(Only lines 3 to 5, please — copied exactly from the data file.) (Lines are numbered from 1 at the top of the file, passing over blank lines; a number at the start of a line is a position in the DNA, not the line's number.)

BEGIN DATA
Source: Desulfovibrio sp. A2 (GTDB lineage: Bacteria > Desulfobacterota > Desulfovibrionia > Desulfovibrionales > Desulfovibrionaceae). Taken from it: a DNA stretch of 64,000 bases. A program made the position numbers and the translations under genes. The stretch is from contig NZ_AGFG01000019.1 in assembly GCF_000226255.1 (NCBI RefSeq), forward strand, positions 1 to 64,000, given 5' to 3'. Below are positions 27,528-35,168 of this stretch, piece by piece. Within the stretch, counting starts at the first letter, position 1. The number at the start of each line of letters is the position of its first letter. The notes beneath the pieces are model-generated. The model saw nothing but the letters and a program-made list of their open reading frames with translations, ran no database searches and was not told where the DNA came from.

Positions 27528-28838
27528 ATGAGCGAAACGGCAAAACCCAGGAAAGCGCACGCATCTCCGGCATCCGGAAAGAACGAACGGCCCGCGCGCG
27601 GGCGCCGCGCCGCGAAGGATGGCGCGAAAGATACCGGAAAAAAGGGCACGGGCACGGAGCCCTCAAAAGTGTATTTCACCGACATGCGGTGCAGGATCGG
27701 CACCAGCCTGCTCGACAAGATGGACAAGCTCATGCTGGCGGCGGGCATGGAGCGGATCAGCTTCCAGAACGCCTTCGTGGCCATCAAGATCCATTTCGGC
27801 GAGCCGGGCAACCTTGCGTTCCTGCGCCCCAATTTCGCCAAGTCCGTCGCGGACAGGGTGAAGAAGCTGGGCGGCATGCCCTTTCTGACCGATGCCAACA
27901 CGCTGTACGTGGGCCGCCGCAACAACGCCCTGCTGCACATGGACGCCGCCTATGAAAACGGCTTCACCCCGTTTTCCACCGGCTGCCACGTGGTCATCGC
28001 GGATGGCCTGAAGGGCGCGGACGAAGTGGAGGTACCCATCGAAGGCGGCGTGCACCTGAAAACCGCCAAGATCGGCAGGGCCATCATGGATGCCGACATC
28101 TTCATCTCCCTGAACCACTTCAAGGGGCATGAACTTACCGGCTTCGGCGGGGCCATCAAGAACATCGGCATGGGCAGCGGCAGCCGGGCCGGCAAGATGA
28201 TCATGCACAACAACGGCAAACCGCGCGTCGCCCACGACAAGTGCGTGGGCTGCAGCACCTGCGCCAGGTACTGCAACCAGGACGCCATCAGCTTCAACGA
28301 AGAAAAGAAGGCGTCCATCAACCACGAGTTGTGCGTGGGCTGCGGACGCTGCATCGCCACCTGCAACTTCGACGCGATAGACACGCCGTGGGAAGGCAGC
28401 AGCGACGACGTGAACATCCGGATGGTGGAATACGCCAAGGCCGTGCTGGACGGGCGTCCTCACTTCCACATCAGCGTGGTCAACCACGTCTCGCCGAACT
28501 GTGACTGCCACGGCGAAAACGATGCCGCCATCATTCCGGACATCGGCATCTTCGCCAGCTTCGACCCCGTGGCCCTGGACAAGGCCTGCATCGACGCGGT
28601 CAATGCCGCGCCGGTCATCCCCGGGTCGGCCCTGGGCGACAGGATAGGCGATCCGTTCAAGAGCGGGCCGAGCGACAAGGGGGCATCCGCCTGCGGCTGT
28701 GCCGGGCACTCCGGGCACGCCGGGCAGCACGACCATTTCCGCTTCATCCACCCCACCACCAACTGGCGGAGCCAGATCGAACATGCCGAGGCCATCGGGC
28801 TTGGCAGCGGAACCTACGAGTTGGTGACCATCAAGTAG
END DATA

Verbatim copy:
27528 ATGAGCGAAACGGCAAAACCCAGGAAAGCGCACGCATCTCCGGCATCCGGAAAGAACGAACGGCCCGCGCGCG
27601 GGCGCCGCGCCGCGAAGGATGGCGCGAAAGATACCGGAAAAAAGGGCACGGGCACGGAGCCCTCAAAAGTGTATTTCACCGACATGCGGTGCAGGATCGG
27701 CACCAGCCTGCTCGACAAGATGGACAAGCTCATGCTGGCGGCGGGCATGGAGCGGATCAGCTTCCAGAACGCCTTCGTGGCCATCAAGATCCATTTCGGC